I don’t know who is the lecture boogeyman going around and stealing lecture notes, but can I give you the name of a few faculty to come visit? Again, the author misses the point. Wieman and Mazur didn’t wake up one more and decide lectures were evil. Wieman and Mazur found that their students weren’t learning as much as they wanted them to so they did what good academics do. They studied the literature, engaged in their own research, and implemented changes based on their findings. Do we really thing they would have reduced lecturing if the data said otherwise. It would have been far, far easier to continue lecturing. The easiest thing to do in teaching is to keep doing the same thing. Moreover, the author misses the point of peer instruction. Lectures are a vital part of the process. A professor gives a mini-lecture and then students work together to consolidate their learning.
Still, although proponents of the movement to move away from the lecture cite data on its ineffectiveness, the debate has failed to take into account the fact that academics are rarely, if ever, formally trained in public speaking.
So let me get this straight… the evidence clearly shows that active learning can improve student learning, but we should ignore this because teaching a professor how to be a public speaker might make the lecture better. By all means, let’s teach professors how to speak in public better, let’s teach them how to lecture better, and then let’s conduct some studies to see about the effect on learning. In the meantime, will it really threaten the entire educational mission to break up lectures by asking a few discussion questions or engaging in group work? (Hint, no, in fact, it will lead to better student learning).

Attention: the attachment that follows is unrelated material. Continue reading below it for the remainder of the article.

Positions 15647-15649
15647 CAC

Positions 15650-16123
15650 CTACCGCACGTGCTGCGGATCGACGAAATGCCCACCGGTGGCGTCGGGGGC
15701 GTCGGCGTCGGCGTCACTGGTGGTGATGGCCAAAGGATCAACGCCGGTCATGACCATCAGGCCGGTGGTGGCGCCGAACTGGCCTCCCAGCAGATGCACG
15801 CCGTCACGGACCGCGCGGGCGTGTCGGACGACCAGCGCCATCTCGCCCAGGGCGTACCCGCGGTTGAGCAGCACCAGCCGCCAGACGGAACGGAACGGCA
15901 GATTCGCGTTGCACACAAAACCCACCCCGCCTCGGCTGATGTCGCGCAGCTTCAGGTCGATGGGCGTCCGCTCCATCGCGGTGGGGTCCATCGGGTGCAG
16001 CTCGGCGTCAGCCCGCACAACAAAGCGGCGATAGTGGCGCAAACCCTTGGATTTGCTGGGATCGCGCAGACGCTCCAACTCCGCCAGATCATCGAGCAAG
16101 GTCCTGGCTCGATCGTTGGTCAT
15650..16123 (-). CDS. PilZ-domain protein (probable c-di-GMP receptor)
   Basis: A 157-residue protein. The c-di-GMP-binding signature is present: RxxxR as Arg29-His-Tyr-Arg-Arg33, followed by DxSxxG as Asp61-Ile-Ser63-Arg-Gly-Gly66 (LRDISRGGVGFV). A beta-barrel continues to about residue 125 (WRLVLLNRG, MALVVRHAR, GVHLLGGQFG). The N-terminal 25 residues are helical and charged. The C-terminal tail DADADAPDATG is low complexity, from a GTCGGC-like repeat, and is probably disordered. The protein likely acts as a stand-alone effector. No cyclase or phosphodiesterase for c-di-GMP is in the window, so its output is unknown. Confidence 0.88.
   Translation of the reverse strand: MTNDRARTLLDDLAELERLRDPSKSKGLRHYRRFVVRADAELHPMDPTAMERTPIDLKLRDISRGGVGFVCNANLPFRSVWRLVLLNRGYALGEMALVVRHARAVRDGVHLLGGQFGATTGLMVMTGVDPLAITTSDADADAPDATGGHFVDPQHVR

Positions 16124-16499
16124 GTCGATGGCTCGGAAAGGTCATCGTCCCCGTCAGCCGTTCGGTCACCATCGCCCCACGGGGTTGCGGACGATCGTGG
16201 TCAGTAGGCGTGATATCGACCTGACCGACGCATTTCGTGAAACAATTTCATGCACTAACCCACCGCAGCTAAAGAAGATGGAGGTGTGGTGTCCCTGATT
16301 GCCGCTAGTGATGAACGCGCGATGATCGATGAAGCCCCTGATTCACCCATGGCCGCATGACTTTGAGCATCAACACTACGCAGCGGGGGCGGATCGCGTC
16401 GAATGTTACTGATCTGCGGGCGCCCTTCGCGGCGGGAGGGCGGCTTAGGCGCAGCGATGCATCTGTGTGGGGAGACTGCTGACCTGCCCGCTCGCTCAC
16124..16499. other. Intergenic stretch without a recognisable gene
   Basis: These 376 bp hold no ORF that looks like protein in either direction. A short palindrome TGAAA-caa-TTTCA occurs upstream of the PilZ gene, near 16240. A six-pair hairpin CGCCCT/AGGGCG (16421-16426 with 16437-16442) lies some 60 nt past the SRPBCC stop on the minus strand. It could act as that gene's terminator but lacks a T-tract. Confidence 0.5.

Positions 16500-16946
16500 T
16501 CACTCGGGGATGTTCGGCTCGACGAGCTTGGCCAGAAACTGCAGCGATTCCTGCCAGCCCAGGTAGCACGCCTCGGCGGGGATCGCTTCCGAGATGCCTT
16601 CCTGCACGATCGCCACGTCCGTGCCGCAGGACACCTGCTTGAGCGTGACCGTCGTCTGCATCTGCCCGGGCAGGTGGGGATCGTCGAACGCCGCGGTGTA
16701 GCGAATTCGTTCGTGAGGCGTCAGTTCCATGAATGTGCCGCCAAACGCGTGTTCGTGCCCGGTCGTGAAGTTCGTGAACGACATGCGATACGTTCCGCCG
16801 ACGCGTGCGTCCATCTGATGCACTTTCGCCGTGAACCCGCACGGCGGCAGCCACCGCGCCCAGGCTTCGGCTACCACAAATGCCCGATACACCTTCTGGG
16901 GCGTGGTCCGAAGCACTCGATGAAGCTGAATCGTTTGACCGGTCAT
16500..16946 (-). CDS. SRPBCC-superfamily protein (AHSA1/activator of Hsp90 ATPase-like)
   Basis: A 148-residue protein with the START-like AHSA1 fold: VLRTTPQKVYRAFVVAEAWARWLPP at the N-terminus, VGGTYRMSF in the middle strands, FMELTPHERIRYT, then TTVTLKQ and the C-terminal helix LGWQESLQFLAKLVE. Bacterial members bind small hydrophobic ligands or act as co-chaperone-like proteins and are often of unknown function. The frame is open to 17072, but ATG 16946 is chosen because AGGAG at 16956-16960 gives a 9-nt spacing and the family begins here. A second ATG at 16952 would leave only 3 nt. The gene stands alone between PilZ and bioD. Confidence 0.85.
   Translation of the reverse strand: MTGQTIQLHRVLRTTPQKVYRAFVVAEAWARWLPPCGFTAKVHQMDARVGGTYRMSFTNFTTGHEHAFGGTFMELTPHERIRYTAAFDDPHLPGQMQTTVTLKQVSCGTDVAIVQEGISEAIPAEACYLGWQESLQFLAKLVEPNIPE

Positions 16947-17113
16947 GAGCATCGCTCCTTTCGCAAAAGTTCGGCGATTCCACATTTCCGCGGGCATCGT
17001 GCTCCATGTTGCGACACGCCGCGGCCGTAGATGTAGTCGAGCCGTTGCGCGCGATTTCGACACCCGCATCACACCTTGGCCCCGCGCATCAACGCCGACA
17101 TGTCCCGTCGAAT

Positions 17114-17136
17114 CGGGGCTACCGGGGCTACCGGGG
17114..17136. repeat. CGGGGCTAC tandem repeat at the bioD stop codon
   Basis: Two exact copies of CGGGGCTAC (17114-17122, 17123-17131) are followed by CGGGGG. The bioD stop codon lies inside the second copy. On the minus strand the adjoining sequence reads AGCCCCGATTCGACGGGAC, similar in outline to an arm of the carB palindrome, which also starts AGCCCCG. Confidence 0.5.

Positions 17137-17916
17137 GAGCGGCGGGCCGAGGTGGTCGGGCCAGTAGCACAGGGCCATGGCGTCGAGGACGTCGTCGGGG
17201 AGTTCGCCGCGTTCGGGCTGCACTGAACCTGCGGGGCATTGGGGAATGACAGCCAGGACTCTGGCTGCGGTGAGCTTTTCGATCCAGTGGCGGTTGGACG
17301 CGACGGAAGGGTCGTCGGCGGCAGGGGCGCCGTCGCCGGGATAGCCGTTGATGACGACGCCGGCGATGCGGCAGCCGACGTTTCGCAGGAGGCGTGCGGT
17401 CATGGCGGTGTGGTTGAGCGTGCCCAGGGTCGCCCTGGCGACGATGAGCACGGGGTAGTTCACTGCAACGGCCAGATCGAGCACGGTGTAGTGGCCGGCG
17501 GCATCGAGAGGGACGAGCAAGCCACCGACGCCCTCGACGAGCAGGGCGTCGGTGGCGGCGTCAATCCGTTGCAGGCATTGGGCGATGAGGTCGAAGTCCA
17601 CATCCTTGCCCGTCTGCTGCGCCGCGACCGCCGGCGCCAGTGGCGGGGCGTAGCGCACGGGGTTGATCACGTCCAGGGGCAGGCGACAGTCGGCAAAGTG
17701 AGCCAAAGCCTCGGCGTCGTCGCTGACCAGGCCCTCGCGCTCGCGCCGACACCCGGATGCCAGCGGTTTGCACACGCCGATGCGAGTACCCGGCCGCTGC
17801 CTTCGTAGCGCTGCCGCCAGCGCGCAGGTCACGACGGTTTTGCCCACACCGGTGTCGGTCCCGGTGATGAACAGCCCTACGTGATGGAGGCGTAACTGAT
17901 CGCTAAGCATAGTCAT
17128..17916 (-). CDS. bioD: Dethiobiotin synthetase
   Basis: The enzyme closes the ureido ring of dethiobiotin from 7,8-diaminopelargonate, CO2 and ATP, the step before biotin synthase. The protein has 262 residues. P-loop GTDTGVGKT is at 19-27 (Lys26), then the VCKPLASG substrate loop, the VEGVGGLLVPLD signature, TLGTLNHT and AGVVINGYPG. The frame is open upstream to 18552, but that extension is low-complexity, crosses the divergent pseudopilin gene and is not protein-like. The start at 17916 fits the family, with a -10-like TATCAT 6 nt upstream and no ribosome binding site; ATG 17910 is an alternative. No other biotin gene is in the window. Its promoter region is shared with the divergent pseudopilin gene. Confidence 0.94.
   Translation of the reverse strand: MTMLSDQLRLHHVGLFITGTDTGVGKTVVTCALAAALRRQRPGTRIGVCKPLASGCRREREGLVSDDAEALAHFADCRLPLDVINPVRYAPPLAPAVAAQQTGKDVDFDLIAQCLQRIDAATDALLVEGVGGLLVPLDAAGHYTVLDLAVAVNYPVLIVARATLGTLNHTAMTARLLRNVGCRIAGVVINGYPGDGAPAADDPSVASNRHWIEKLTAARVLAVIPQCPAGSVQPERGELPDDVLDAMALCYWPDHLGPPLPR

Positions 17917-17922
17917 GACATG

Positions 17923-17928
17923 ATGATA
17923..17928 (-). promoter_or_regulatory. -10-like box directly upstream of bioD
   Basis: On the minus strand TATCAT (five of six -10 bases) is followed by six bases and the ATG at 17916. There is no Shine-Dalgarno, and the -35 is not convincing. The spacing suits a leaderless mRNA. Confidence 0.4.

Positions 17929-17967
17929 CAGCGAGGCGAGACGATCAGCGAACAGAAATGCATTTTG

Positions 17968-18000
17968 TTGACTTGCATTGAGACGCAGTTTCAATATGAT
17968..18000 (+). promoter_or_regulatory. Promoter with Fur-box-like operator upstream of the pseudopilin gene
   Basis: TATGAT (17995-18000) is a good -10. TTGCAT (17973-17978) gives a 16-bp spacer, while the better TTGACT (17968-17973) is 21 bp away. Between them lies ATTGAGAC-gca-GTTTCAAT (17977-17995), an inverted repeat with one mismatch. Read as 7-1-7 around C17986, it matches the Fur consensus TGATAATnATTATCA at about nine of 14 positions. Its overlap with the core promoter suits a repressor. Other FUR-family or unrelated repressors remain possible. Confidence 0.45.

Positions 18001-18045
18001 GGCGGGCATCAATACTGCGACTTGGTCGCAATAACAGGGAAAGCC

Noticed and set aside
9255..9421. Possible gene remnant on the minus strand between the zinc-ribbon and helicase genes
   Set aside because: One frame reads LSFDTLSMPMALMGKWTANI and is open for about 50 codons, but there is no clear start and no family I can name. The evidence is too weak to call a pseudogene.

It is probably not a coincidence that as teaching public speaking fell out of favor, so too did the quality of the average college lecture.
What evidence is there that public speaking instruction is related to the quality of lectures? What evidence is there that the quality of the average college lecture has gone down? [Crickets chirping] Okay, let’s move on before this argument completely falls apart.
“The lecture was a highlight of my own education,” Molly Worthen, a University of North Carolina history professor who wrote a New York Times op-ed last year defending the lecture, tells me. “Some of my most powerful experiences in the classroom as an undergraduate and graduate student were in lecture halls. To draw this bright line between traditional lecture and active learning totally misunderstands the lecture. Done properly it should be an active experience, one that fosters critical skills but also conveys information and models the art of argument.” According to Worthen, many faculty are under pressure to experiment with active learning—“shorthand for things other than the lecture.” But, she says “many of these active learning modules assume students can be asked to do more outside of class, such as watch videos online.” There’s a limit, thought, to what one can expect students to reliably do outside the classroom. “There’s just no getting around the efficiency of a great lecture as a mode of conveying what students should know.”